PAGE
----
The next day, May 6, Worsley determined that they were not more than a hundred miles from the northwest corner of South Georgia. On May 8, just fourteen days after departing Elephant Island, McCarthy caught a glimpse of the black cliffs of South Georgia. When the storm clouds lifted just enough to reveal the mountainous backbone of the island, Shackleton realized that the winds had forced them to the opposite side of the island from the whaling stations. After being blown back out to sea in one of the worst storms Shackleton had ever experienced, they were able to turn back towards South Georgia on May 10. Sighting an indentation along the coast gave then hope that they might be able to slip between a gauntlet of angry reefs and a wall of glacial ice and find shelter in a small bay. Unable to determine precisely where they were along South Georgia’s coast and desperately thirsty, Shackleton guessed correctly that they were near the mouth of King Haakon Bay and made the decision to attempt a landing. As they approached in the gathering darkness, the men pulled in the oars and were silent as the James Caird glided into the narrow entrance on the swell and touched down on the beach. In Shackleton’s words: “Then we attempted to pull the empty boat up the beach, and discovered by this effort how weak we had become. Our united strength was not sufficient to get the James Caird clear of the water.” At 2 a.m. on that first night ashore, Shackleton woke everyone, shouting, “Look out boys, look out! Hold on! it’s going to break on us!” It was a nightmare…. Shackleton thought the black snow-crested cliff above them was a giant wave.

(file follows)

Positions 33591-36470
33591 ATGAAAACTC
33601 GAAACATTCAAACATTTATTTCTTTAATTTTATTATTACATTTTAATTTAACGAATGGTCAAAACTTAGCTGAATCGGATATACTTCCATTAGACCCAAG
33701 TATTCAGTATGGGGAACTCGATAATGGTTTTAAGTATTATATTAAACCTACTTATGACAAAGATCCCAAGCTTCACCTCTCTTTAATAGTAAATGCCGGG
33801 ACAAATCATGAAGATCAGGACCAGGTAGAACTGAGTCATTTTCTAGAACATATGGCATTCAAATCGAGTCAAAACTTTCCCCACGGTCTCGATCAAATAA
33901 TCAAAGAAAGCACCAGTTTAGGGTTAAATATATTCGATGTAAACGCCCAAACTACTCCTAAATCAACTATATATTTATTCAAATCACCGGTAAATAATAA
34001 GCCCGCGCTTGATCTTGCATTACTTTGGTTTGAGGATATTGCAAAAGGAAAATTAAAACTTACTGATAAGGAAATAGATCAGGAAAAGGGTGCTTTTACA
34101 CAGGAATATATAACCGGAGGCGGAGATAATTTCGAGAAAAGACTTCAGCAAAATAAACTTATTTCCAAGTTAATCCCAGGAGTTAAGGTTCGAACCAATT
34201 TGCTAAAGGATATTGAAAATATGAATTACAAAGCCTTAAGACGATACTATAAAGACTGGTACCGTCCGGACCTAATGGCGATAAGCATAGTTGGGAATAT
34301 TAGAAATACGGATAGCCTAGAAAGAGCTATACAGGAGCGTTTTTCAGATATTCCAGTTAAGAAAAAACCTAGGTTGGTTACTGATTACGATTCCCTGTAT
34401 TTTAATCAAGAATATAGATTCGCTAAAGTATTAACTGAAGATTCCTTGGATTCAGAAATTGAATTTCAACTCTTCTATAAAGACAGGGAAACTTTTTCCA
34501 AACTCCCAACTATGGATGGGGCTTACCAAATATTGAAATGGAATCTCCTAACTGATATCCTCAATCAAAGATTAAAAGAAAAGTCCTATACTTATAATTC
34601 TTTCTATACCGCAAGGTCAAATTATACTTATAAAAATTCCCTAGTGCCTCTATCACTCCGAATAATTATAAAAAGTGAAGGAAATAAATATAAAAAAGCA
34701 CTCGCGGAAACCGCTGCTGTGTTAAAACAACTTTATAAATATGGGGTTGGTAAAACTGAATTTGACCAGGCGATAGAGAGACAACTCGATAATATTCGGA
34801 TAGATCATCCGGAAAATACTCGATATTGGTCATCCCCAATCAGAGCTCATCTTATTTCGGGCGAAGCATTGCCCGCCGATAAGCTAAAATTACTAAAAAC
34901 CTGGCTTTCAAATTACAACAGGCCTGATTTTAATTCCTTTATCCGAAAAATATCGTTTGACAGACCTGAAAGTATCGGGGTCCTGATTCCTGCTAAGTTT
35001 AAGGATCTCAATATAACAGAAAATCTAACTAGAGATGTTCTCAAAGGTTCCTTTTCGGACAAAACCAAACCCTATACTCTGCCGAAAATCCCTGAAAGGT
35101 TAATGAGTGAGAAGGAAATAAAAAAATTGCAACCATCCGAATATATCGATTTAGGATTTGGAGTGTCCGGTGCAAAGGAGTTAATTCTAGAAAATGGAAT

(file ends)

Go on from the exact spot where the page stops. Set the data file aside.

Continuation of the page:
The astounding fact that the James Caird and the six men survived the 800-mile voyage to South Georgia remains a lasting tribute to Shackleton’s leadership and the incredible navigational skills of New Zealander Frank Worsley. Worsley had only been able to take sightings of the sun four times, on April 26th and May 3rd, 4th and 7th, all the rest had been dead reckoning, keeping on the same straight line in the same heading. After a couple days of rest, the men repositioned the James Caird and made a more substantial camp on the north side of King Haakon Bay. With McNish and Vincent still too weak to attempt the trek to the Stromness Whaling Station, Shackleton put McCarthy in charge of the men’s care and support until they could return with a rescue ship.
Shackleton, Crean, and Worsley had one final daunting challenge to survive—a 22-mile alpine traverse over South Georgia’s mountainous spine and crevasse-riven glaciers to get help from the Norwegians at Stromness—so close, yet so far. Shackleton’s remaining pair of boots were in such poor condition that McNish removed a few screws from the James Caird and hammered them through the boot’s soles to give “the Boss” better traction on the glacier ice. Since the men had no intention of stopping until they reached Stromness, their provisions were minimal, and included two compasses, the ship’s chronometer, a walking stick for each man made from the boat’s decking, a single 90-foot coil of rope, a Primus oil stove for making tea, rations for 6 meals, and McNish’s adze to be used as an ice axe. On May 15, the men set out on their journey with determination and resolve—they would make it to Stromness or perish in the effort. In the event that something happened to them, Shackleton left a final directive in McNish’s diary that commanded the three men to remain in their camp until relief arrived. Shackleton then wrote his final assurance: “I trust to have you relieved in a few days. Yours faithfully, E. H. Shackleton”